CDC considers grounding Texas hospital workers
The Centers for Disease Control and Prevention is now considering putting 76 health care workers at Texas Health Presbyterian Dallas on the Transportation Security Administration's no-fly list, an official familiar with the situation said.
The official also said the CDC is considering lowering the fever threshold that would be considered a possible sign of Ebola. The current threshold is 100.4 degrees Fahrenheit.
The idea came after news that Amber Vinson, a nurse who cared for Duncan, flew home from Cleveland to Dallas after reporting a fever.
Vinson called the CDC to report an elevated temperature of 99.5 Fahrenheit. She informed the agency that she was getting on a plane, a federal official told CNN, but she wasn't told to stay grounded.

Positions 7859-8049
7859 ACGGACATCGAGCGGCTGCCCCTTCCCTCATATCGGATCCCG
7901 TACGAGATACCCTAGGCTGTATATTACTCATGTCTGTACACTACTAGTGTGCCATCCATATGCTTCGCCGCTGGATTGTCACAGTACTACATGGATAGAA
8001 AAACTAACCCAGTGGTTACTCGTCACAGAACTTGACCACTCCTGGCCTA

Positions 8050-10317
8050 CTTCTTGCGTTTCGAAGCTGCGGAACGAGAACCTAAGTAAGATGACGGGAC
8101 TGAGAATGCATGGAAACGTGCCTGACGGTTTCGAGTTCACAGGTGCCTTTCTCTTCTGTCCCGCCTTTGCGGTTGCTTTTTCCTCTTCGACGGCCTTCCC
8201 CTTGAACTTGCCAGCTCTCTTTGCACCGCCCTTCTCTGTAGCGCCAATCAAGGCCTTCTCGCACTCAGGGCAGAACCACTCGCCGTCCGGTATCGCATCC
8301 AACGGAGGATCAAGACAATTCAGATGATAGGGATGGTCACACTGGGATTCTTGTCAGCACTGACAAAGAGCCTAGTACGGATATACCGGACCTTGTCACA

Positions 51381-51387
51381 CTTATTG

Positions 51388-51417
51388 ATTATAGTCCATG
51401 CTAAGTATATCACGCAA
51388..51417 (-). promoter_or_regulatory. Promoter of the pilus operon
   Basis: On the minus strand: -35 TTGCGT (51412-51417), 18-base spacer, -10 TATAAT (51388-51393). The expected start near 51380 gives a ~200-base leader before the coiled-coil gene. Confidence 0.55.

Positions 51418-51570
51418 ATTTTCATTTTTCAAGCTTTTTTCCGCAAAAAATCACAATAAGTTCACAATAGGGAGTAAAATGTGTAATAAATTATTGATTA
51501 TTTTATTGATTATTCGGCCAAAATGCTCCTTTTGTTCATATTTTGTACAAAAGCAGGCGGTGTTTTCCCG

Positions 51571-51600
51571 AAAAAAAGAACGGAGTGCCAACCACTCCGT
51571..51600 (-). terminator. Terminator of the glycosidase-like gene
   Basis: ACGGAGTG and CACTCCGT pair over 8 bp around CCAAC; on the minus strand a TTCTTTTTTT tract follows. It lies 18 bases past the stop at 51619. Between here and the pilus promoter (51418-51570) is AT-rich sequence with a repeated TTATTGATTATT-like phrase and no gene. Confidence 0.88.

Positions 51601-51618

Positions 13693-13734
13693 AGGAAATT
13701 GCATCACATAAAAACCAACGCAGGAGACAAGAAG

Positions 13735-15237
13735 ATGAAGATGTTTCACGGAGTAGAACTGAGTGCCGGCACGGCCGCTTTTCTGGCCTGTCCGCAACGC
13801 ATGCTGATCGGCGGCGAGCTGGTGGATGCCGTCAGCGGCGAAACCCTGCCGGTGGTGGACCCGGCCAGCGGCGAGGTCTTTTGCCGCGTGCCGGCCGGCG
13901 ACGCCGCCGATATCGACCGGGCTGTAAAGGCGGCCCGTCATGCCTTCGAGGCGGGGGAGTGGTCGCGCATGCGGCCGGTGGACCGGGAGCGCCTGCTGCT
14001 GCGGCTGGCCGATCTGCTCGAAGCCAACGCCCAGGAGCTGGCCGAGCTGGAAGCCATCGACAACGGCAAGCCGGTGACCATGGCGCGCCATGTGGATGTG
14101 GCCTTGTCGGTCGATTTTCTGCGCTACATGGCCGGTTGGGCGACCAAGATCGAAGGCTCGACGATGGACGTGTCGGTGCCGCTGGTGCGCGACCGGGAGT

Vinson, 29, is now being treated at Emory University Hospital in Atlanta, which has successfully treated two other patients.
Staffing issues at the hospital were behind the decision to transfer Vinson to Emory, a federal official told CNN Chief Medical Correspondent Dr. Sanjay Gupta.
"What we're hearing is that they are worried about staffing issues and a possible walkout of nurses," the official said.
See more on this developing story on CNN.com
A second health care worker at Texas Health Presbyterian Hospital who cared for Thomas Eric Duncan has tested positive for Ebola, the state's health department said Wednesday.
The worker reported a fever Tuesday and was immediately isolated, health department spokeswoman Carrie Williams said.